All Sorcery is Local – A visit with Black Agnes


All teachers have these annoying axioms that they are always repeating. One of mind is “All Sorcery is Local”. I encourage all my students to make contact with the local spirits of where they live and visit as well as researching the local origins of “big” spirits with global reputations.

Anyway, I have relocated to Vermont for the summer and as soon as I got up here I started to feel a call to honor the spirits of the dead. As soon as I did though I had a vision of a woman in a black shroud who my spirits suggested I honor. I knew immediately that they must be talking about Black Agnes.

It is said that if you sit in Black Agnes’s lap that you will die in 7 days, 7 months, or 7 years. I don’t buy into that, and know plenty of people that have sat in Agnes’s lap, but I do understand how spirits can take up residency in statues with symbolic resonance to their nature, and decided to take a drive to make some offerings.

You will notice I said “take up residency in statues with symbolic residence” rather than “inhabit statues of themselves”.  That’s because Black Agnes is not on a grave of anyone named Agnes. Its not even the statue of a woman. It’s a statue of John E Hubbard, a philanthropist that left most of his fortune to the town, which eventually paid for the park, the library, and the gates to this cemetery.

So why did this statue become known as Black Agnes then? Well, as it turns out, there are a few Black Agnes statues all over the United States. For instance in West Virginia there is a Black Aggie statue also on the Grave of a man, one General Felix Agnus.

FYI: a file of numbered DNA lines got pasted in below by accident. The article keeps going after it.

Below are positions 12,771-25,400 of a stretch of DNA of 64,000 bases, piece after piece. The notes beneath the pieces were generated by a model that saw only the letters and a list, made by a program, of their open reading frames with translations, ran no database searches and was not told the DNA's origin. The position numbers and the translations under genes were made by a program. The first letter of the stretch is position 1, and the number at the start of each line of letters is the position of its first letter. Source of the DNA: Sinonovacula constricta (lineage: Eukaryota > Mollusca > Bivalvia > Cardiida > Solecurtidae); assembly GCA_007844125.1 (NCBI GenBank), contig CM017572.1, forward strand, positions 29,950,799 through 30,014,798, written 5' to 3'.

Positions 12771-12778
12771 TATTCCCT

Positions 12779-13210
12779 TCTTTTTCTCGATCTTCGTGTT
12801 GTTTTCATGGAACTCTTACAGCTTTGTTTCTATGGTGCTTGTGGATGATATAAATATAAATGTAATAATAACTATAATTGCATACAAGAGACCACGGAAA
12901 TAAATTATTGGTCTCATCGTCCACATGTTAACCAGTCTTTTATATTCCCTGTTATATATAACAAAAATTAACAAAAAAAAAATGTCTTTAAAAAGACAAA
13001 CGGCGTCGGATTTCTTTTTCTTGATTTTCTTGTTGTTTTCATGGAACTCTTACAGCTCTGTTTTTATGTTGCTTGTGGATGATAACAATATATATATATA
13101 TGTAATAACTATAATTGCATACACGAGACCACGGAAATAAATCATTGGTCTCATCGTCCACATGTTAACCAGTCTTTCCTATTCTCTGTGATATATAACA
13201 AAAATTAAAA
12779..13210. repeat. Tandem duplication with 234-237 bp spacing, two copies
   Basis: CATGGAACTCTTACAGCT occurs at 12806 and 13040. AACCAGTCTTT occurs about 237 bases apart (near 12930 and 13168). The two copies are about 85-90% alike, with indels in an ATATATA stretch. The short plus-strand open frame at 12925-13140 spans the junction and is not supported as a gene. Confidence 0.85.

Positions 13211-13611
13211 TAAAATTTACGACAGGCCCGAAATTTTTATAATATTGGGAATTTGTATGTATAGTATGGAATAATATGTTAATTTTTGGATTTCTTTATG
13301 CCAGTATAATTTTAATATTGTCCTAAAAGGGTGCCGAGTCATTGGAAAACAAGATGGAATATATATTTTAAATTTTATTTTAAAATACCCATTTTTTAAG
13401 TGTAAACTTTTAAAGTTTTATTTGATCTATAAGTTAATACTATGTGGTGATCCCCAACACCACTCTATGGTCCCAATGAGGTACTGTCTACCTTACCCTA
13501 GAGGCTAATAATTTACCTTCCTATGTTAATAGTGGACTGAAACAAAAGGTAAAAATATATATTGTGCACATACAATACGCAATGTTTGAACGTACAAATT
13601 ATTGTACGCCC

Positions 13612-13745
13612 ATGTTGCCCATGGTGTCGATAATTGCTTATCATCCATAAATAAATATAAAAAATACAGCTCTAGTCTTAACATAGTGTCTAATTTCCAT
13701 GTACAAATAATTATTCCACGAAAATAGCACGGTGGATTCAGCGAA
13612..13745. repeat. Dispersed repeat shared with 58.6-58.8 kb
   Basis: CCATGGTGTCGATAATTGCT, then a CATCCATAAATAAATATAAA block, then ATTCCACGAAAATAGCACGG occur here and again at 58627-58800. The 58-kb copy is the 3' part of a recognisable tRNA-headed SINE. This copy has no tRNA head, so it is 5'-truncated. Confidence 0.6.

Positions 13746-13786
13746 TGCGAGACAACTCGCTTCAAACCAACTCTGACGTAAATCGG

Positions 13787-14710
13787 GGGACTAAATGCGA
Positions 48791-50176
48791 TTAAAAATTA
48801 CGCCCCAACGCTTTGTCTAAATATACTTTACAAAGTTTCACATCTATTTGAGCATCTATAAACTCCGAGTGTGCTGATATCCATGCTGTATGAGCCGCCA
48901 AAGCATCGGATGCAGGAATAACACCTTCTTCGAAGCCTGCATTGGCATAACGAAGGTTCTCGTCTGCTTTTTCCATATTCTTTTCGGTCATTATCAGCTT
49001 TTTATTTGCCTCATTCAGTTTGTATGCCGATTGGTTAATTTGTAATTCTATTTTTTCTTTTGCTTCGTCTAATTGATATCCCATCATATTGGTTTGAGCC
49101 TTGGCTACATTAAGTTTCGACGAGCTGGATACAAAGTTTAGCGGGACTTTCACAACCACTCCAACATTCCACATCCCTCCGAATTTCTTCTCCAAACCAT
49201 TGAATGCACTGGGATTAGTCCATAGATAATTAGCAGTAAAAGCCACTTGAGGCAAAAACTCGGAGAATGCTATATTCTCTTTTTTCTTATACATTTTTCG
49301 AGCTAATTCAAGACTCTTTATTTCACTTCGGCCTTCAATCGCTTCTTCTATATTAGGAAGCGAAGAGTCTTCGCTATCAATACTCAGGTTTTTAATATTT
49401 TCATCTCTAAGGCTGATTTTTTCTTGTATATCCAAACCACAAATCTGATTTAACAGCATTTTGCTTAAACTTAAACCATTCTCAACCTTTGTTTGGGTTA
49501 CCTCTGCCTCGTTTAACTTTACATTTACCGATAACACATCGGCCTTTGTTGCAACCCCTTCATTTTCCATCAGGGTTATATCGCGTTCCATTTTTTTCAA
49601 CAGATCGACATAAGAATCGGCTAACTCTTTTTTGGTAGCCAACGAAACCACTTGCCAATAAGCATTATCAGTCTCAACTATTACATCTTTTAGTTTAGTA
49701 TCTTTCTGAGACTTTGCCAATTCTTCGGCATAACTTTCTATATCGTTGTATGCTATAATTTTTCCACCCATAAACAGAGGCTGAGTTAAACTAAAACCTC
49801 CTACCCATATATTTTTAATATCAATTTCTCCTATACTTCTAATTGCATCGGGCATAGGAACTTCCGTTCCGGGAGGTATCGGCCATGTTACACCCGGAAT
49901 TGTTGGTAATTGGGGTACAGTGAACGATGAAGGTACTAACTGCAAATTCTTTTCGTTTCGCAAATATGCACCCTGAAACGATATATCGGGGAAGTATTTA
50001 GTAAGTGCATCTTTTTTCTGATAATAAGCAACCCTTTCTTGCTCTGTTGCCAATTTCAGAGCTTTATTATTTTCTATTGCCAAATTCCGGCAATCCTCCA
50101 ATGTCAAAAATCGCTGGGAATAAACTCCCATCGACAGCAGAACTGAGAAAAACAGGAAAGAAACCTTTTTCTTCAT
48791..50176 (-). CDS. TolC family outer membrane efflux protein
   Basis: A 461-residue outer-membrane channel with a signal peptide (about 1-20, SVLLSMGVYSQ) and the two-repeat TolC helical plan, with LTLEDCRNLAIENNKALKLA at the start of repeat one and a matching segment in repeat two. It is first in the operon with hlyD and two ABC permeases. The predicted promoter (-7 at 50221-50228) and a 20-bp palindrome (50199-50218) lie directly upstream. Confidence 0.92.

All of this might remind my UK readers of “Black Annis”, a legendary witch or monster (or both) who dwells in a cave in Leicestershire. Legends surrounding her are the typical “child-stealing” variety that get leveled against female spirits and witches going all the way back to the Empusae and Mormo of ancient Greece and even further back to Lilitu of Babylon. Just the kind of woman you find running around with Hekate on a New Moon Night.

Whether the legends arise from spirits inhabiting the site, or spirits inhabit the site because of the legends, I do not know. But I made several offerings, followed by a short Chod rite. Scheduling forced me to visit during the day rather than the night, but I feel that my offerings were well received.





I also made an offering to John Hubbard, whose grave this is on after all, and i promised him I would share one of the inscriptions he has on the site:



Click Here to Leave a Comment Below 3 comments

what a charming inscription 🙂

BJ Swayne

I didn’t realize they had these elsewhere. I work across the street from the cemetery that had Maryland’s Black Aggie (which has been removed and placed in a museum archive). I grew up with the story being pretty common and didn’t know I was working across the street from the cemetery involved until ID been there about two years. Anytime I’ve looked up info on it I’ve only found info on the local one. Here rather than the 7 days/months/years you say to her “Black Aggie, Black Aggie, where are your children?” And then you go to sleep under the statue and she kills you while you sleep. Some of the stories involve her having been mutilated and executed but from what I’ve read those are just folklore and have nothing to do with the person on whose grave the statue was erected.

Linda River Valente

You are visiting my lovely town! Will keep a keen eye at Farmers’ Market and the like…Welcome, Jason!


Leave a Reply: